Shooting and destruction
Wild birds of prey are, sadly, continually at risk from being illegally shot, trapped or destroyed.
Shooting and destruction
Unfortunately, wild birds of prey are continually in danger of illegal shooting, trapping and poisoning.
As well as birds of prey, other species are also deliberately targeted for persecution. The illegal killing of fish-eating birds - particularly cormorants, grey herons, red-breasted mergansers and goosanders - continues to be a problem, particularly in areas where commercial fisheries are situated. These are all species protected by wild bird legislation.
It is illegal to shoot the majority of wild birds. Exceptions to this are:
- Birds listed on Schedule 2 Part 1 of the Wildlife and Countryside Act 1981 and the Wildlife (Northern Ireland) Order 1985. These species, which include various ducks and geese, coot, moorhen, golden plover, snipe and woodcock, can be killed or taken outside the closed season (usually 1 February to 31 August), but are protected during the closed season.
- General Licences allow the control of certain species (eg certain gull species, pigeon species and crow species) under certain conditions, eg to preserve public health, for the purposes of public and air safety, preventing the spread of disease, or preventing serious damage to livestock, foodstuffs for livestock, crops, vegetables, fruit, growing timber or fisheries.
- Game birds (eg. pheasants, partridges and grouse) are not wild birds as defined by the Wildlife and Countryside Act. They are covered by the Game Act and have their own open season.
Spring-traps and cage traps
It is illegal to use a spring-trap in any location except a covered run, targeted at small ground vermin. It is illegal to use traps in other situations such as in the open on the ground or on a pole, where they are indiscriminate.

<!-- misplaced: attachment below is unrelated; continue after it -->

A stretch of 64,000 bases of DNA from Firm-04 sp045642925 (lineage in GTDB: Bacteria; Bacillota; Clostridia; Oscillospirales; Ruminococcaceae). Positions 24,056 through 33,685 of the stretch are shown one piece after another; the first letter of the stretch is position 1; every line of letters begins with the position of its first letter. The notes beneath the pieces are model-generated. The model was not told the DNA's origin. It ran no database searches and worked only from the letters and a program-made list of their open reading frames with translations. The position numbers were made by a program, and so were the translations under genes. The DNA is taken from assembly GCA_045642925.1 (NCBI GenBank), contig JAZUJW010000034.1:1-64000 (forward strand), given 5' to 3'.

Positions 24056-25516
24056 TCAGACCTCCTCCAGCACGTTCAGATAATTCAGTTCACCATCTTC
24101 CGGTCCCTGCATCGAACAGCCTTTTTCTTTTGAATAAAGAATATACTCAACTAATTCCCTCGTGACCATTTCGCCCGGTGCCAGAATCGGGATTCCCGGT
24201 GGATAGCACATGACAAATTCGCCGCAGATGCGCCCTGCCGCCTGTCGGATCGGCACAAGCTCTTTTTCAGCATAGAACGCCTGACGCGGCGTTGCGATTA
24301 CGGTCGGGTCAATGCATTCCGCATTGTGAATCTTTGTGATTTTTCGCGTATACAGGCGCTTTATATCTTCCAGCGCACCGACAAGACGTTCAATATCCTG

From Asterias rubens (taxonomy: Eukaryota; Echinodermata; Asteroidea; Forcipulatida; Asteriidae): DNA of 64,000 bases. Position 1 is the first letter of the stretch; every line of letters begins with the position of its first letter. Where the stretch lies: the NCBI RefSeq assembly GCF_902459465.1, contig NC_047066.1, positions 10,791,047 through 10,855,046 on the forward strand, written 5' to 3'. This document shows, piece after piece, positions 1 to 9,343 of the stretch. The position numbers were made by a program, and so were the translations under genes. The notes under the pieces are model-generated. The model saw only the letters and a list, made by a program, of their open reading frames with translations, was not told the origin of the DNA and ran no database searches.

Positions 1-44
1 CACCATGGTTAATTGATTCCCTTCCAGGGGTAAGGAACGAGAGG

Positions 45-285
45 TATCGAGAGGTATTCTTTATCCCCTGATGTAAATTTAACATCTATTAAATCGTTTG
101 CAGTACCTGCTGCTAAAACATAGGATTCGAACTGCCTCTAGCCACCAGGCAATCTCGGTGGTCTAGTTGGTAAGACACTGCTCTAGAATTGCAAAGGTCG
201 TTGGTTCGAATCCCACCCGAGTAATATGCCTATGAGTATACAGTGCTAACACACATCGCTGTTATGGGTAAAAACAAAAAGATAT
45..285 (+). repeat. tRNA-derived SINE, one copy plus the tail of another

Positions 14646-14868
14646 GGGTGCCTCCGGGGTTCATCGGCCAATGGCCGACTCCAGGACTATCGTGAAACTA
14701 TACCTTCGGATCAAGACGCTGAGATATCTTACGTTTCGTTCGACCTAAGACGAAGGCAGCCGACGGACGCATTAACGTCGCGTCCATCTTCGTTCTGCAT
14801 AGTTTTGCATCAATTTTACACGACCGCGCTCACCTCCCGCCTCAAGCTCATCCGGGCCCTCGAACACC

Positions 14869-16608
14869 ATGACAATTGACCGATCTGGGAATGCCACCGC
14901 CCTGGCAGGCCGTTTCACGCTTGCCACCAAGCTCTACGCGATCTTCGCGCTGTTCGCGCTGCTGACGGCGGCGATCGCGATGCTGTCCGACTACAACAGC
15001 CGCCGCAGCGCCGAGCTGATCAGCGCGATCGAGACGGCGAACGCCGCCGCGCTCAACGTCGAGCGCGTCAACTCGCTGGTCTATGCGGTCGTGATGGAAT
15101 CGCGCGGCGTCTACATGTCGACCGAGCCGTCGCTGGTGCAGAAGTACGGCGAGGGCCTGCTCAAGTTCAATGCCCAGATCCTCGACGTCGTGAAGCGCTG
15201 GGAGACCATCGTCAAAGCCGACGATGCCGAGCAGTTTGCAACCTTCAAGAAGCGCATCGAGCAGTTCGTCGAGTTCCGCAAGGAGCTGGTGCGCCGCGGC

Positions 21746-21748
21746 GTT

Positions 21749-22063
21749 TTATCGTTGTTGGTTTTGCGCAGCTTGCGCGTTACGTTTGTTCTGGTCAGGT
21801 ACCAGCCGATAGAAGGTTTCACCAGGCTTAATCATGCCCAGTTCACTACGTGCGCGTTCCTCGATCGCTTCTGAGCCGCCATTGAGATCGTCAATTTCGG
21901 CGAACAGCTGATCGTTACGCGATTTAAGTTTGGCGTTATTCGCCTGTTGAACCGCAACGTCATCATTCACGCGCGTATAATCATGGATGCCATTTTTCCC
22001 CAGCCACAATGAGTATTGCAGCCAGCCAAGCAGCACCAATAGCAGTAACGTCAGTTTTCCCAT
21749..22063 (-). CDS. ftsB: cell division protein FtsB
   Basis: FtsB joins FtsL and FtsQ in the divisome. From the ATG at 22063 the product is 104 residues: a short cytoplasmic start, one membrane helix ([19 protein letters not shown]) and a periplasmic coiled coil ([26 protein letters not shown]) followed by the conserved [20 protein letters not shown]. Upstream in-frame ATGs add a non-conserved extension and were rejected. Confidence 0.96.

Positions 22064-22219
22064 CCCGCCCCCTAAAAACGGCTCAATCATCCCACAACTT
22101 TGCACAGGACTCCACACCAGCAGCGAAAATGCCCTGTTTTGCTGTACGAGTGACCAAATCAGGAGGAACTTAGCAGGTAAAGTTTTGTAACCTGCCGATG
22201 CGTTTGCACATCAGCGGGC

The original circular pole-trap was designed specifically to catch birds of prey. More frequently used now is a steel spring-trap set on top of a post or sawn-off tree trunk. Pole-traps have been illegal since 1904. They are usually placed in or near to release pens containing pheasant poults. Birds of prey, which habitually use posts as vantage points or plucking posts, are particularly susceptible to this form of persecution.
The Larsen trap is a type of cage-trap which can be used in accordance with the terms of a Government General Licence to take certain crow species. A bird of one of these approved species is placed in one section of the trap during the breeding season as a ‘call bird’. This attracts birds of the same species in whose territory the Larsen trap has been placed.
Unfortunately, these traps can be used illegally by using an alternative decoy bird such as a pigeon to attract birds of prey, for example sparrowhawks and goshawks.
During 2015, we received 16 confirmed trapping incidents involving birds of prey (36 reports received). In particular, a buzzard was intentionally trapped and injured, and despite veterinary treatment for a severe leg injury had to be euthanised.
It is unlawful to destroy the nest of any wild bird while it is in use or being built. The eggs, nestlings and dependant young are also protected.
Nest destruction takes two main forms: the deliberate destruction of the nest due to a perceived threat by the species concerned, or the incidental destruction during, for example, hedgerow cutting or habitat destruction for development.
There is a defence if it can be shown that the act was an incidental result of a lawful operation and could not reasonably have been avoided.
During 2008 there were a 249 reports of the intentional destruction of the nests of wild birds other than birds of prey – of which 34 reports were confirmed. A further 28 reported incidents related to the intentional destruction of bird of prey nests, eggs or chicks. Two of these incidents were confirmed – both involving peregrines.
How you can help
Have you seen a crime against a wild bird? Use this form to report a wildlife crime to us.